What a ‘nation-to-nation’ relationship with Indigenous Canadians should look like

Once again, Canada’s First Ministers have gathered for their annual summer Council of the Federation, being held this year in Edmonton. The agenda includes trade and Trump, pot and the provinces, infrastructure and investment. It also featured a meeting with representatives of five national Indigenous organizations to discuss issues of concern to their communities.

At least it did, until three of the five organizations pulled out on the first day. On Monday morning, Assembly of First Nations National Chief Perry Bellegarde, Inuit Tapiriit Kanatami President Natan Obed and Métis Nation President Clément Chartier decided not to attend, citing a “number of concerns about the structuring” of the meeting. In a news conference in Toronto, Bellegarde stated that “over the past year, it’s become apparent in some federal and provincial forums, there’s a bit of a push to try to exclude or limit Indigenous peoples’ involvement in a very meaningful, substantive way.”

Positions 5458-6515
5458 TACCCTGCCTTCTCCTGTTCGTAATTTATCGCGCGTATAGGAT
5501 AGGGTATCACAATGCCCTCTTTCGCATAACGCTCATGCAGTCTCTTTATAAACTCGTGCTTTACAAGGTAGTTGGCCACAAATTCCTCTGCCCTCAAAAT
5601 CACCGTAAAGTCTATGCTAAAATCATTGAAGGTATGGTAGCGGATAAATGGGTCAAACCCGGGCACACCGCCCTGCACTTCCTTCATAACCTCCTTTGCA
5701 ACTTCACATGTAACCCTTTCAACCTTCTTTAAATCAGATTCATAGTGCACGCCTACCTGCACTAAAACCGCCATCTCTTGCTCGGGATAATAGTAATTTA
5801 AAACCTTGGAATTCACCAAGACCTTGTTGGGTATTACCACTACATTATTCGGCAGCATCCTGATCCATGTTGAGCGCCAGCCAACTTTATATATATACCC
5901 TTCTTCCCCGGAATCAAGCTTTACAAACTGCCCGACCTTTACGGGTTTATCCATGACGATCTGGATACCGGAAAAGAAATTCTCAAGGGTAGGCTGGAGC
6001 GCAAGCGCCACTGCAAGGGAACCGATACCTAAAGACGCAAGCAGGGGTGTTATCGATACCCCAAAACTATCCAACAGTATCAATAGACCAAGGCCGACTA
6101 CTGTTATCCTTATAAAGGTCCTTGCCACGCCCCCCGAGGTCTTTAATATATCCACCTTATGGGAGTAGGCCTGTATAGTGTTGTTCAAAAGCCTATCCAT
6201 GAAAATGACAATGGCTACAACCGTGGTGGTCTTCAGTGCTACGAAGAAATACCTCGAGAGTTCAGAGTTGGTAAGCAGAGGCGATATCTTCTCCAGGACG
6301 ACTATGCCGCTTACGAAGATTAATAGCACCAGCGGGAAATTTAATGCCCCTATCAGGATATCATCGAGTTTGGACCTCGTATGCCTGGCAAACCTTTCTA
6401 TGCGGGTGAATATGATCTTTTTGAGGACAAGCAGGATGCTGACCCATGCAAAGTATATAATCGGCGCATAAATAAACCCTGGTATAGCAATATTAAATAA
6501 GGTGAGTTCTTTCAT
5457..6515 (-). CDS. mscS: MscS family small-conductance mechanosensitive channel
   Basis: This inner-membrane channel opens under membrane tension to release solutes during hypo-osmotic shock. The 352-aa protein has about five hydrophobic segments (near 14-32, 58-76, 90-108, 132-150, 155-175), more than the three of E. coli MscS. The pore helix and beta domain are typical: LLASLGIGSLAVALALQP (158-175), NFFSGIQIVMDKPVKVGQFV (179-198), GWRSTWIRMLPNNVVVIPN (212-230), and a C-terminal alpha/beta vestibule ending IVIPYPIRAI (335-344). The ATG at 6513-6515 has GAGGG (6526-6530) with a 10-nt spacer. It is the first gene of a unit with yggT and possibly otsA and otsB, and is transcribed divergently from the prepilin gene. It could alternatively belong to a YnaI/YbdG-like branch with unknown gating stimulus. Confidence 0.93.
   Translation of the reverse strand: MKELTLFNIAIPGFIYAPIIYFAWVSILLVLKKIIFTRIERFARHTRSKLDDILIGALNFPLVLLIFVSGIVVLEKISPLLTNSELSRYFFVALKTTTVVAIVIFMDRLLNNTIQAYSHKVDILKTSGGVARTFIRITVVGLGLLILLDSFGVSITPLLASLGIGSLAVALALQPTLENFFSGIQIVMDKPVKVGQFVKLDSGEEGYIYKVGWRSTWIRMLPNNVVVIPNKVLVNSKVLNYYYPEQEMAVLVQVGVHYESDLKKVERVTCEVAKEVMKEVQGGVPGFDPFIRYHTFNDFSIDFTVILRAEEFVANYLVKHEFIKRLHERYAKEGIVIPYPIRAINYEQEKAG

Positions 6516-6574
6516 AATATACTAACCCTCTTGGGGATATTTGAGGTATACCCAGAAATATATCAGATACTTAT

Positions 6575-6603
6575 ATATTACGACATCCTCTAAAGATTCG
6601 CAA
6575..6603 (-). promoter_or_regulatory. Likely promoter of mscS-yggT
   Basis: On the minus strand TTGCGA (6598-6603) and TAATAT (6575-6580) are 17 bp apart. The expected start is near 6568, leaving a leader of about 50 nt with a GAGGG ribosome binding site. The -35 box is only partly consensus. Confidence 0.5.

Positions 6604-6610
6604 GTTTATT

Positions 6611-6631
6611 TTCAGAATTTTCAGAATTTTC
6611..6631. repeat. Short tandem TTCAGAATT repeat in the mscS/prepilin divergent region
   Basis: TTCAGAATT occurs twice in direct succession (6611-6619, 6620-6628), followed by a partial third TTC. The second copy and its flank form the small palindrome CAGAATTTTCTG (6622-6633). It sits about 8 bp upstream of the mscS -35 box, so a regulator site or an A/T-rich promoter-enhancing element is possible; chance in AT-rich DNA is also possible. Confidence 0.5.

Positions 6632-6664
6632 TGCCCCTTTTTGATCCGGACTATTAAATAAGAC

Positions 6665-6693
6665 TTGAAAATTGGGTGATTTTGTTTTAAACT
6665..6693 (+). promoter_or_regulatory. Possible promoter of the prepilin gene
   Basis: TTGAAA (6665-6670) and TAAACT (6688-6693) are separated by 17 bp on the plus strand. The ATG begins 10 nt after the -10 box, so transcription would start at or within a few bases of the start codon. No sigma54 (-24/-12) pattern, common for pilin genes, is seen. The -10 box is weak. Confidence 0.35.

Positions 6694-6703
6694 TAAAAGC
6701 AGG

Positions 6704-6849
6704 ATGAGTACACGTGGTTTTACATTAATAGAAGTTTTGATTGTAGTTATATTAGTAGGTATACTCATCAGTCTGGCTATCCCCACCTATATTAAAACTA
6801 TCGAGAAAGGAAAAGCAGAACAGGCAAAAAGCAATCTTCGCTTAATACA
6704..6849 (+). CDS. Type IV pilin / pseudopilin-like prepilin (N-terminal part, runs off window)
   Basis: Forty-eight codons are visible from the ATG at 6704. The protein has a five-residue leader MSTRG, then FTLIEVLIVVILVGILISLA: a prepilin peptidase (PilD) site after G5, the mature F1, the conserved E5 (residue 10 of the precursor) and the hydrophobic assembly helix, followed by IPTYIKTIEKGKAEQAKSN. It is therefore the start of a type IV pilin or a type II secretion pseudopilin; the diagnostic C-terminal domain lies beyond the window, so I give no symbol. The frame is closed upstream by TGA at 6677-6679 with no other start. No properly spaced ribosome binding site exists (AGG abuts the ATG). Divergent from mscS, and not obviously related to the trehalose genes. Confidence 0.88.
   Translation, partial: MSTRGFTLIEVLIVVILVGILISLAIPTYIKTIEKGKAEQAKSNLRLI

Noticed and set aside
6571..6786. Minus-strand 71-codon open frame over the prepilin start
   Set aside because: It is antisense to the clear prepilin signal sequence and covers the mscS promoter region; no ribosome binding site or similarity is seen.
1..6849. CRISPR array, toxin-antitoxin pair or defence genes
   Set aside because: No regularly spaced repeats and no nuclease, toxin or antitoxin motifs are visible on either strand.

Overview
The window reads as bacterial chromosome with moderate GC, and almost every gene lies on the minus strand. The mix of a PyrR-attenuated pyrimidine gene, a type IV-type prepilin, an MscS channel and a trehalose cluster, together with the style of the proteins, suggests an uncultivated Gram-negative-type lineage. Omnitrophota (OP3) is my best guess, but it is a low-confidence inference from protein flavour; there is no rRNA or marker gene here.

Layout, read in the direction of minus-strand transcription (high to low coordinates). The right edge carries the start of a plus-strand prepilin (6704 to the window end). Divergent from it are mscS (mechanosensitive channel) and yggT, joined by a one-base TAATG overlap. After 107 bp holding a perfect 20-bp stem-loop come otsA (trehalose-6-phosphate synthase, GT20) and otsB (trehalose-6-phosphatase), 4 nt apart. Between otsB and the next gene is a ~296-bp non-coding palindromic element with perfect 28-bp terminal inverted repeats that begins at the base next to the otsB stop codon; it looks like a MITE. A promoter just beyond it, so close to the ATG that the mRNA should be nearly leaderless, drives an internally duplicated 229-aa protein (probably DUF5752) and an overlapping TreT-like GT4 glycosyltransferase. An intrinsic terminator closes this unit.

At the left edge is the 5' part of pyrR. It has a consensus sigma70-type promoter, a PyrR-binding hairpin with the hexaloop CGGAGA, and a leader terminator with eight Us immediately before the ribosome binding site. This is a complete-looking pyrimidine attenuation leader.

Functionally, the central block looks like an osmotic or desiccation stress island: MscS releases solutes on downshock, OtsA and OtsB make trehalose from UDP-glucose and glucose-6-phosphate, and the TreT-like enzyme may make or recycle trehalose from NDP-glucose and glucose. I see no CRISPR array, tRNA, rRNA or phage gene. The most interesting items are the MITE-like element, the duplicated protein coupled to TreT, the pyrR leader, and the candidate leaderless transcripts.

For the average non-Indigenous Canadian, this probably is a little surprising, considering that the current federal government came to office on a promise of “a renewed, nation-to-nation relationship with Indigenous Peoples based on recognition, rights, respect, co-operation and partnership.” Since then, however, Indigenous leaders have grown increasingly angry over serial broken promises and failed initiatives. These include the Trudeau government’s refusal to adopt the United Nations Declaration on the Rights of Indigenous Peoples into Canadian law, the approval of two major oil pipelines and the rolling meltdown of the inquiry into murdered and missing Indigenous women and girls.

None of this is the provinces’ fault, of course. But dashed expectations at the federal level have contributed to a simmering frustration with political elites at all levels, and a sense that the “nation-to-nation” concept is turning out to be more empty words. “We’re not ethnic minorities,” Bellegarde said. “We are Indigenous peoples, we have the right to self-determination. Because we have our own lands, we have our own laws, we have our own languages, we have our own identifiable peoples and we have our own identifiable forms of government. So that inherent right must be respected.”

Respected, yes — but they need to be defined as well. And this is where the demands of the three Indigenous leaders overreach in terms of this particular meeting.

Read the full article on iPolitics.

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